Georgian Court Sentences Author of Anti-semitic Article to One Year

A court in the former Soviet republic of Georgia has given a one-year jail sentence to the author of an anti-Semitic article that appeared in a Georgian newspaper in August.

Givi Alaznispireli, editor and publisher of Noah, an independent newspaper published in the Georgian capital of Tbilisi, this week was sentenced for inciting racial and ethnic hatred.

The article, titled “Watch Out, Jews Ahead,” said Jews were responsible for the high level of unemployment and other economic ills besetting the country after Georgia declared its independence in 1991 from Soviet rule.

The article referred to Jews as “vampires” who have been pumping the natural and intellectual wealth out of Georgia.

At the time of its publication, the article elicited a swift condemnation from Georgian President Eduard Shevardnadze, who described it as full of “fascism and bigotry.”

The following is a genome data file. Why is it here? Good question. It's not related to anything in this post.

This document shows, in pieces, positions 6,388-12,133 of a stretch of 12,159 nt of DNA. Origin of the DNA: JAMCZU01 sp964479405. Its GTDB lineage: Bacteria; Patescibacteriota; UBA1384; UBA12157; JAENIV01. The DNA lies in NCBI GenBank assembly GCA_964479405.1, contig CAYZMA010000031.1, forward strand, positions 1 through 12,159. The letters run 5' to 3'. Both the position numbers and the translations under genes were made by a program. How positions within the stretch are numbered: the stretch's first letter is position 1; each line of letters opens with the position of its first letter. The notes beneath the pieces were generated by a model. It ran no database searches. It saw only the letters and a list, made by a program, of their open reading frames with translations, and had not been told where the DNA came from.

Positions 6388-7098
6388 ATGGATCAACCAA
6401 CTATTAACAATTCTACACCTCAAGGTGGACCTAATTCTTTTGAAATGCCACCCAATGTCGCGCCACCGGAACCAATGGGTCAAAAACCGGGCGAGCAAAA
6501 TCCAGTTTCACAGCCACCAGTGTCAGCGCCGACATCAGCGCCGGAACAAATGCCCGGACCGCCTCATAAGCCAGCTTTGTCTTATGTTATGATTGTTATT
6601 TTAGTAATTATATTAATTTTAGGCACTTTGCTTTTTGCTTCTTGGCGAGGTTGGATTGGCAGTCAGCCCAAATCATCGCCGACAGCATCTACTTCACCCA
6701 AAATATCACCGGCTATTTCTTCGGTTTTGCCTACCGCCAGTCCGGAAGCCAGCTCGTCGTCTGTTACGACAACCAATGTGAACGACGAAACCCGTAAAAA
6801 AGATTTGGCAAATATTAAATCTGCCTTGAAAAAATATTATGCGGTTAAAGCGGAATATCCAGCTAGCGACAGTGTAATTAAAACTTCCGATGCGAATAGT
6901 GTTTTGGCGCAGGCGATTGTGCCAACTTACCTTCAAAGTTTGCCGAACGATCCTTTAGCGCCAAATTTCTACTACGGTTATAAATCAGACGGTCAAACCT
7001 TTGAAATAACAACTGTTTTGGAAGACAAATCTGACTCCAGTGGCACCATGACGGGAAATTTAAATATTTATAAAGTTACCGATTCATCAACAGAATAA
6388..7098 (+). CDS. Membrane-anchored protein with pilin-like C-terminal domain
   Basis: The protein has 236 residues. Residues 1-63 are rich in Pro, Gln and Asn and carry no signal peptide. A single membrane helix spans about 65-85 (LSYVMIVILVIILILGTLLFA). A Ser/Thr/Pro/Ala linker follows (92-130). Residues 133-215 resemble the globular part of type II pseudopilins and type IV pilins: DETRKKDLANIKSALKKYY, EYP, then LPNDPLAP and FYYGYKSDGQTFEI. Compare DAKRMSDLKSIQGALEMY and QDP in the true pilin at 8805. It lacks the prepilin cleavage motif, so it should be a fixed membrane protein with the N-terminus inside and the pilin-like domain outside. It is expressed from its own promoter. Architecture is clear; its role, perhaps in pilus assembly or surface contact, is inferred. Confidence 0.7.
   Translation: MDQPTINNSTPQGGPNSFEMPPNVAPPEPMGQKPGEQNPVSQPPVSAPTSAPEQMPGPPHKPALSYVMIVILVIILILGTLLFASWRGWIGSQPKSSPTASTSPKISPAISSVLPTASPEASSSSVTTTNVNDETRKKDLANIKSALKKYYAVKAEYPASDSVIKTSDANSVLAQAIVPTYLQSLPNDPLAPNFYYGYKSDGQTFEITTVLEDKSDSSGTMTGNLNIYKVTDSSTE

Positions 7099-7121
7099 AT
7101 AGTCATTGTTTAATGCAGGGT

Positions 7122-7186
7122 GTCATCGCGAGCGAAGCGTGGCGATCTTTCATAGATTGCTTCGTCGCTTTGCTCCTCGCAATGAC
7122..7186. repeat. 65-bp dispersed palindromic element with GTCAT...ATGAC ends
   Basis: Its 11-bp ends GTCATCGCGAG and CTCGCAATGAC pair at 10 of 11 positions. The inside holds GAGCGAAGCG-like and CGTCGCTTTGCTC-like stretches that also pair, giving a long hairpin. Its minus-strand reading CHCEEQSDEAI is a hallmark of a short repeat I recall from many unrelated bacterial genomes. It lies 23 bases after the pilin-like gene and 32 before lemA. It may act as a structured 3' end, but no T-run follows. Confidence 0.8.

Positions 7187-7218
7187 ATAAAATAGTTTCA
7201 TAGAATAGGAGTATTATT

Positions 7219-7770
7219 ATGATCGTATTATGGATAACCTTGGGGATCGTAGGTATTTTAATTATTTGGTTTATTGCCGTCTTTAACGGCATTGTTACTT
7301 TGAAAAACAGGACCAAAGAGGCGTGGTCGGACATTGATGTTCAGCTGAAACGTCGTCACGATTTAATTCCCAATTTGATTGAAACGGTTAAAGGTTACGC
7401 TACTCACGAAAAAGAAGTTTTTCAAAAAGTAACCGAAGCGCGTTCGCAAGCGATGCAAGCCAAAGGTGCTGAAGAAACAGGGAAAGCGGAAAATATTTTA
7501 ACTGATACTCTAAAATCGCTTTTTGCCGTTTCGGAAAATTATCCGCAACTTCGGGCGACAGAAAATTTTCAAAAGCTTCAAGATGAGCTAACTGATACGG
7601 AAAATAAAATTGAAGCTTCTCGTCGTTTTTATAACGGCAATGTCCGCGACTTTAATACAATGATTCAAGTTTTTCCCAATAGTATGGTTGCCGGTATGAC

The article also prompted Georgian officials and intellectuals to speak out against the anti-Semitic publication.

Georgia, which is located in the Caucasus Mountains, is known as a country with a relatively low level of anti-Semitism.

During the Soviet era, Jews in Georgia enjoyed religious freedom to a greater extent than in any other republic of the Soviet Union.

In 1989, about 100,000 Jews lived in Georgia. The republic has a general population of some 5.7 million. But many of the country’s Jews emigrated during a civil war that broke out after Georgia declared its independence in 1991.

During Alaznispireli’s trial, the government daily newspaper Republic of Georgia published a series of articles describing the traditionally friendly relations between Jews and Georgians, Jemal Adjiashvili, the leader of 13,000 Georgia’s Jews, said in a telephone interview.

Adjiashvili, the only Jewish member of the 226-seat Georgian Parliament, said the editors of another Georgian tabloid would be put on trial by the end of the year.

The tabloid has recently published several articles describing what it alleged was a series of Jewish ritual murders.

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